uis XIV stated that appearance was what mattered. In a presentation to others, that is what is seen. How you look. How you smell. How you walk. Talk. It takes less than a New York minute for anyone to make that assessment.
My relationship with clothing is complicated. While in high school, the ladies down the street from me who made nun's habits, taught me how to sew. I sewed everything but my underwear and shoes. I bought Italian shoes at that time. My appearance was so professional I was able to walk down the senior steps to go for lunch at my friend's house without anyone questioning or noticing that I wasn't supposed to be doing that. I looked like a substitute teacher!
I left all those lovely clothes behind when I went to University. Traded them in for bell bottom jeans and one skirt. When I lived in the dorm and ate at the dining hall, we had to dress for dinner. Looking back, that was actually good training. No one looks good in a suit if they never wear one. Trouble was, all my clothes were at my mother's house. I had a partner 'in crime.' She also had her one skirt for the evening ritual. It made it easier.
After graduation, myself and four other girls went to teach in Tokyo. On a regular basis, people had few clothes that they wore throughout the week. If they spent money on clothes, the women that is, it was to pay for costly kimonos. But they didn't seem to spend on everyday wear.
After Japan, I lived in farming villages in Israel. No money there. Farmers generally wore only the necessary clothes to get through the week. Then there was Sabboth! Clothes were simple, but dressed up for the celebration of weekly observance.
Finally, back to the States. Before leaving, I did have an art teaching job in NJ. I still didn't have my collection, but started with a low budget and bought some dresses and skirts and blouses. I pretty much wore the same clothes every week. One day, one of the students asked, "Why do you always wear the same dress when you come to teach?" I must say, that was one of the few most embarrassing moments of my career.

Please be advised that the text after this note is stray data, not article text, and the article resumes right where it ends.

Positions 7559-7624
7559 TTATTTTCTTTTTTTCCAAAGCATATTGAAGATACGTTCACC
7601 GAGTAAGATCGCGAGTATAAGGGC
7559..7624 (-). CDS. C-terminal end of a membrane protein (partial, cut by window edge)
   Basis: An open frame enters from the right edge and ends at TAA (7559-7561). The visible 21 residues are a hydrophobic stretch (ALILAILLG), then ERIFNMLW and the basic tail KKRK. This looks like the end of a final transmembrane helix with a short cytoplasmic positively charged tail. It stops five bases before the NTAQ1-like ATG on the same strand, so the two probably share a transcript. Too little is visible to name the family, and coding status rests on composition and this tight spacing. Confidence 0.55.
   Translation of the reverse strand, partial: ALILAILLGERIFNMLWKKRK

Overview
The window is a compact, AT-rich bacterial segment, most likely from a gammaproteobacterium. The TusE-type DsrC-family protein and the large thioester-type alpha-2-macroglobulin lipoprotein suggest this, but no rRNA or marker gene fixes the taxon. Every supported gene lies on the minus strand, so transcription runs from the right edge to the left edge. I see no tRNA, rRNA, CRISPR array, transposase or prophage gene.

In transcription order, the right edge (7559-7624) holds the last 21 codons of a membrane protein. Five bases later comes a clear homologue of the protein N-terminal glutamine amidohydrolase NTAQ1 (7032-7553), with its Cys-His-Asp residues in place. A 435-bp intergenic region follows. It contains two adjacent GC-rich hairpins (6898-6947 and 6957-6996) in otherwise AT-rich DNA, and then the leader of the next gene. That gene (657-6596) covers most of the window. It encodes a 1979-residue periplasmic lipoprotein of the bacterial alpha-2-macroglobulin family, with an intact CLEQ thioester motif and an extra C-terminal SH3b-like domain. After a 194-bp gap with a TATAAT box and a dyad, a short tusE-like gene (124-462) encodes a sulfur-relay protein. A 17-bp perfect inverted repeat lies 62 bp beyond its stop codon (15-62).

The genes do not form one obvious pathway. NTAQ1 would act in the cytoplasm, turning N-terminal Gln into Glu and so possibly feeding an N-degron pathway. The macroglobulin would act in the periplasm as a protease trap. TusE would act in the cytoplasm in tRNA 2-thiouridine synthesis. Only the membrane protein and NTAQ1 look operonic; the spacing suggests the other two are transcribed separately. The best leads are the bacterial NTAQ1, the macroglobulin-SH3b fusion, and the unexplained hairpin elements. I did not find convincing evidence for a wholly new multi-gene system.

Through the years, I noticed just how much people's closets were stuffed with clothes. Take my mom. When she went to assisted living, we had to pare down her possessions. I couldn't believe it. She had enough clothes to open a store!
I'm a minimalist. Though not Chinese, I celebrated Spring Festival and cleaned my house. Anything not worn, broken or just not needed had to go. I filled 12 large kitchen garbage bags and one with clothes for charity. I Kirbyed the apartment. Now my house is clean, practically empty, but spacious and peaceful. No clutter. No unnecessary extras. Ready for a fresh start for the new year.
My mind is a busy mind, a creative mind. I can't think if I am surrounded by too many things. A room is an enclosed space. It's the space that is important for me. Other minimalists recommend having no more than one hundred items. I haven't quite reached that point, but I can move my entire apartment in about an hour.
When appropriate, I'll wear the 'right' clothes for the 'right' occasion and keep in mind Louis XIV's point that it is appearance which creates the 'right' impression. Otherwise, I'll stick to being light. Light in possessions. It is the outward manifestation of my inner lightness. I refuse to be buried and weighed down; no dust collecting! You may call me a lightweight! Others have. You're welcome!
Writing and art are my passions!